Latinos, mostly Democrats, continue to make gains in the Legislature, pushing them closer to equal representation with California’s population.
With midterm results finalizing, the Legislature is on track for its largest class of Latinos in history, increasing from 32 to 38 lawmakers. All but four of them are Democrats.
Latinos will now make up 32% of the California Legislature, which consists of 80 Assembly seats and 40 Senate seats.
The California Latino Legislative Caucus particularly benefited, reaching 34 Democratic members. That’s also a new record. The caucus now has 10 senators and 24 Assembly members.
“We want to reach parity with the 40% of the population,” said Sen. Maria Elena Durazo, D-Los Angeles, chair of the caucus. “But we’re definitely getting closer there.”
Nearly 40% of Californians identify as Latino or Hispanic, according to the latest census data.
Durazo said the increased representation makes a tangible difference, citing recent laws that expand Medi-Cal to all remaining undocumented adults, make it easier for United Farm Workers to hold elections and ease regulations for street vendors.
She said the caucus plans to prioritize policies that tackle extreme heat for farmworkers, unemployment insurance for the undocumented and homelessness.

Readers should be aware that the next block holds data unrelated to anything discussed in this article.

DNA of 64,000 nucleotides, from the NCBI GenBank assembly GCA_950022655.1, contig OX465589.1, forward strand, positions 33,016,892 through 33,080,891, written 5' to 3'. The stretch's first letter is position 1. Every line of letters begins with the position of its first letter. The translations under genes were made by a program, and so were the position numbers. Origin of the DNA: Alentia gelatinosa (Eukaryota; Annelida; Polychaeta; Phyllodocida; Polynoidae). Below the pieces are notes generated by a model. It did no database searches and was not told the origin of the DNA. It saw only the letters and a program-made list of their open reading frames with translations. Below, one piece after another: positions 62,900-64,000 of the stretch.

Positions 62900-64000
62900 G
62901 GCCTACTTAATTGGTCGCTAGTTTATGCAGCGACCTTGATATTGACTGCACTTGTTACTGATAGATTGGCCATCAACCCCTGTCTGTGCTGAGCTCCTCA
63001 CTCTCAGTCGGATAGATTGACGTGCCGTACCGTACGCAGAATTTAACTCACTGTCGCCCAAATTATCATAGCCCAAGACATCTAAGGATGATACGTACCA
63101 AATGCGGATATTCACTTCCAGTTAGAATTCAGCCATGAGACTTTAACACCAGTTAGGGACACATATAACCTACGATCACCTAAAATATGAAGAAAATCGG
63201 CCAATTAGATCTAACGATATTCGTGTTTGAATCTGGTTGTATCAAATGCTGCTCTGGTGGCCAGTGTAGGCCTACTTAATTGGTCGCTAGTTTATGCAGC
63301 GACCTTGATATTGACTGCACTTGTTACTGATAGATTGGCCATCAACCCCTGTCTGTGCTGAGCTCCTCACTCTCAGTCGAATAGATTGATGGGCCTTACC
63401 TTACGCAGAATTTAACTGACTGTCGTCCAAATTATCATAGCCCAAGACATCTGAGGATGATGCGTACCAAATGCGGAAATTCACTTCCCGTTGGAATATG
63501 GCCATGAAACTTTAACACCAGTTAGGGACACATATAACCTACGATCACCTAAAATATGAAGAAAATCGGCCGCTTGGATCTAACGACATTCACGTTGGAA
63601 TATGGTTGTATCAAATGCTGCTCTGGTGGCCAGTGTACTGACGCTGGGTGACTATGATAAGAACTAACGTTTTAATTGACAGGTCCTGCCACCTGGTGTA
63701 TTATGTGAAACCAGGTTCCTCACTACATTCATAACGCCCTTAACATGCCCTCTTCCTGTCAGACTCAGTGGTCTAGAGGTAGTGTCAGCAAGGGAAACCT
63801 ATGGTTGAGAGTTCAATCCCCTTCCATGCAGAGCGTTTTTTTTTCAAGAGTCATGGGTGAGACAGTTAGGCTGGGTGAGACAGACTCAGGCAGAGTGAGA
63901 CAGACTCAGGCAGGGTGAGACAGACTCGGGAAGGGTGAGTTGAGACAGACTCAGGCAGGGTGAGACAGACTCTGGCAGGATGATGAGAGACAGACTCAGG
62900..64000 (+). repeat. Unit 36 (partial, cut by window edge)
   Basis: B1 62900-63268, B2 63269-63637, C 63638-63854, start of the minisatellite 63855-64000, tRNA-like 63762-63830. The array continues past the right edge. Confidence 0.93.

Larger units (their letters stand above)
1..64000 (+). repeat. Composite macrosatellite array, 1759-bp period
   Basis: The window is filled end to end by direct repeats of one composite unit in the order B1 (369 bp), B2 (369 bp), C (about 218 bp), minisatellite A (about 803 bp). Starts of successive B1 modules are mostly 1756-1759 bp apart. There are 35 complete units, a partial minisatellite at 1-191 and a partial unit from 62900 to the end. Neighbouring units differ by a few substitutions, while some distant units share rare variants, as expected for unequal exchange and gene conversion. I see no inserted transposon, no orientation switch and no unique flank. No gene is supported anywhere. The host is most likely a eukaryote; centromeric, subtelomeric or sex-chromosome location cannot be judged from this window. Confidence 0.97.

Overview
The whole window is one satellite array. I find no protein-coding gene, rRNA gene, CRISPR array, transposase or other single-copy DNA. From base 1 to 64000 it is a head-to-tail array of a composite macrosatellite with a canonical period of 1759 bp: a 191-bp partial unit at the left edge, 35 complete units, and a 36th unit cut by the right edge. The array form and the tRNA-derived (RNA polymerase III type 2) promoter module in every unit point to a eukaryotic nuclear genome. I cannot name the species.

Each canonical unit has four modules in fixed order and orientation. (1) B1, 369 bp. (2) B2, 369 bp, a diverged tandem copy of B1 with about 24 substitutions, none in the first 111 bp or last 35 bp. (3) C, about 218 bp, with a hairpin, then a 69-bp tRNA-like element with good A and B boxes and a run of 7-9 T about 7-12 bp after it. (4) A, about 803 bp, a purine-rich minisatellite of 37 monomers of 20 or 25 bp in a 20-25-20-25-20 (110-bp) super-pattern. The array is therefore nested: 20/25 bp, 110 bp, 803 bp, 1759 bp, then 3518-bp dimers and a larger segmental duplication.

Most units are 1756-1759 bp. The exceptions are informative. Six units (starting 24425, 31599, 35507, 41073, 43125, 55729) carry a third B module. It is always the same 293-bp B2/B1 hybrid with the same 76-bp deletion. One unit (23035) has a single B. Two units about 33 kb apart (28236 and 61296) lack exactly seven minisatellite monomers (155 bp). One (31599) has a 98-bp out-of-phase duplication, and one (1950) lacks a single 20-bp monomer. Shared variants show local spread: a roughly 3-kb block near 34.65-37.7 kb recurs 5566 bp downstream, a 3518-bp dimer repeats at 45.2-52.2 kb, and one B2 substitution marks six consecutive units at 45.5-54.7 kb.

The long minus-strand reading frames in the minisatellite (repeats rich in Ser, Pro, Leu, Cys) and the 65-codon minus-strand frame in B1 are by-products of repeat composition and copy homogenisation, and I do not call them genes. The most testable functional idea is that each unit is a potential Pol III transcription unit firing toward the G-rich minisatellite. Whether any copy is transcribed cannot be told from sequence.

“We have to turn the number into real gains for the Latino community,” Durazo said.
Incoming members to the Democratic caucus include Sens. Marie Alvarado-Gil of Amador, Steve Padilla of San Diego and Caroline Menjivar of San Fernando Valley, and Assembly members Liz Ortega of Alameda County, Esmeralda Soria of Fresno, Juan Carrillo of Antelope Valley, Blanca Pacheco, of Downey, Avelino Valencia of Anaheim and Rick Chavez Zbur of Santa Monica.
Assembly members Juan Alanis, of Modesto, Kate Sanchez of Orange County, and Sen. David Shepard of Visalia, will join Sen. Rosilicie Ochoa Bogh of Yucaipa as the only Latino Republicans in the Capitol.
Menjivar, 33, will be the youngest senator serving in the Legislature. Menjivar, who is an LGBTQ Marine Corps veteran, noted the growing diversity of the Latino caucus.
“These are much needed perspectives,” Menjivar said. “We’re here to represent the Latino community of all backgrounds. I look forward to opening space for incoming Latinos and Latinas to move into these spaces.
The number of Latinos in the Legislature grew despite six incumbents not returning. While Sens. Ben Hueso, Assembly members Rudy Salas, Cristina Garcia and Jose Medina all termed out, Assemblywoman Suzette Valladares and Sen. Melissa Hurtado are behind in close races.
The record number of Hispanic members comes 60 years after Phil Soto and John Moreno became the first two Latinos elected to the Legislature in modern history. It would take another 11 years until the Latino caucus formed. The caucus will celebrate its 50th anniversary next year.
Editors note: This story was updated at 4:10 p.m. to include additional Latino Republican lawmakers.